Celiac disease, also known as gluten-sensitive enteropathy, is a chronic autoimmune disorder found in 1:100 of the general population. The only treatment for celiac disease is a gluten-free diet. Celiac disease is characterized by a wide range of gastrointestinal and other clinical manifestations. Many people can be affected with celiac disease without manifesting any of the symptoms, yet having intestinal mucosa damage. Celiac disease has strong hereditary component, considering its higher prevalence among relatives of celiac patients. Specific variants of HLA genes are associated with higher risk for disease occurrence.
Genetic testing for celiac disease includes genotyping of three HLA loci - HLA-DQA1, HLA-DQB1 and HLA-DRB1, using PCR-SSP and fragment analysis methods. Presence of susceptible HLA-DQ2 and HLA-DQ8 variants does not predict certain disease development, but their absence makes celiac disease very unlikely. Material used for HLA genotyping is obtained by DNA extraction from the peripheral blood. This noninvasive method can be used to rule out celiac disease when other test results are inconclusive and to encourage screening of patients’ first degree relatives.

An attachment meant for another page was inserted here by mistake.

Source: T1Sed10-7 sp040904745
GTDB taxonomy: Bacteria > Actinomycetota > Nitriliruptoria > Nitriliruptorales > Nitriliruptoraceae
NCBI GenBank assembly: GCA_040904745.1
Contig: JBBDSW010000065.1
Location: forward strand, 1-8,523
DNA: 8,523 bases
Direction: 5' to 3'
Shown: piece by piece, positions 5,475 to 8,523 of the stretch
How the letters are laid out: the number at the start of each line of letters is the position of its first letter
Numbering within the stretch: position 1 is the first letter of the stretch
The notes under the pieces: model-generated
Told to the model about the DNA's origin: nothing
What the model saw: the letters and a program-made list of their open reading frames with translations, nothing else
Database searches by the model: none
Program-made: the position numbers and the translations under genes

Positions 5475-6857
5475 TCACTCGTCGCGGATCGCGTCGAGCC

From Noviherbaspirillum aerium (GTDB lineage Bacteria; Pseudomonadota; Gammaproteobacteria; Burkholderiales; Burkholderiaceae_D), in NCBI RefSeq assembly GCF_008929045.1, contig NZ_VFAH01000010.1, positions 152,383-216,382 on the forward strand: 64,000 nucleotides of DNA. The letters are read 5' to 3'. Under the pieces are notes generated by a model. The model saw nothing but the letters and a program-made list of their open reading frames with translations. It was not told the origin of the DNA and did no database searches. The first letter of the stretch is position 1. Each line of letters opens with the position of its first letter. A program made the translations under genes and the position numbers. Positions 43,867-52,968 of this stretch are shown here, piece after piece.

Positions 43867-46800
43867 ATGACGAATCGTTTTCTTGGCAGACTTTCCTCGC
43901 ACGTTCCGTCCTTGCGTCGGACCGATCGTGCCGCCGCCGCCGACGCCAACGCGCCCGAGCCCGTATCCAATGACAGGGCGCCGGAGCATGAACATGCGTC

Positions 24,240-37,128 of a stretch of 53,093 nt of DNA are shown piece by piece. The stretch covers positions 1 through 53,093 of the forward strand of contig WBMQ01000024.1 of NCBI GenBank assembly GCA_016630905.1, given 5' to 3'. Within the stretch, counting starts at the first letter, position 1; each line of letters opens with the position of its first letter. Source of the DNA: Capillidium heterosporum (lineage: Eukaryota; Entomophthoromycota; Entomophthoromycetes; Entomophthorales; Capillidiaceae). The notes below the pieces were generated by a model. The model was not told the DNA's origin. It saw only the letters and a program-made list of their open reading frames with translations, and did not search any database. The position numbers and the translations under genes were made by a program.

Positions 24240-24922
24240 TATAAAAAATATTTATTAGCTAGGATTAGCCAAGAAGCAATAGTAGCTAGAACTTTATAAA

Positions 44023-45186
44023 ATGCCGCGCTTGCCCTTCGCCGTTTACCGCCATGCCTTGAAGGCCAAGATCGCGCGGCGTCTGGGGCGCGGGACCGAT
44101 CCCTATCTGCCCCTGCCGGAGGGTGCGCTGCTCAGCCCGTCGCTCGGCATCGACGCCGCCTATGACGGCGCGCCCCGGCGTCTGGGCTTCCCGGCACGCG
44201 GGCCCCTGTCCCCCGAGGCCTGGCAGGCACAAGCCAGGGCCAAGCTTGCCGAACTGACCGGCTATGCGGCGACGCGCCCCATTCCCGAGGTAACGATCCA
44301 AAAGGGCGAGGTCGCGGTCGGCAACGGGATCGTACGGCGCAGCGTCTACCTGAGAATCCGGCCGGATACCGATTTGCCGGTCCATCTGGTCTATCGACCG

It is necessary to deliver 2.5 ml of peripheral blood using 3.8% sodium citrate as anticoagulant in vol/vol ratio 9:1. It is possible to deliver a blood sample that has already been frozen. The samples are accepted every day from 10 to 13h. There is possibility to deliver the sample via post express service. The analysis is performed within 10 working days. The results and the bill are sent to the patient's home address, or can be collected personally at the Institute from 10 to 16h every day.
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- dr Biljana Stanković
- dr Branka Zukić
- dr Sonja Pavlović
Tel: +381 11 3976 445
Mob: +381 65 3976 445
Fax: +381 11 3975 808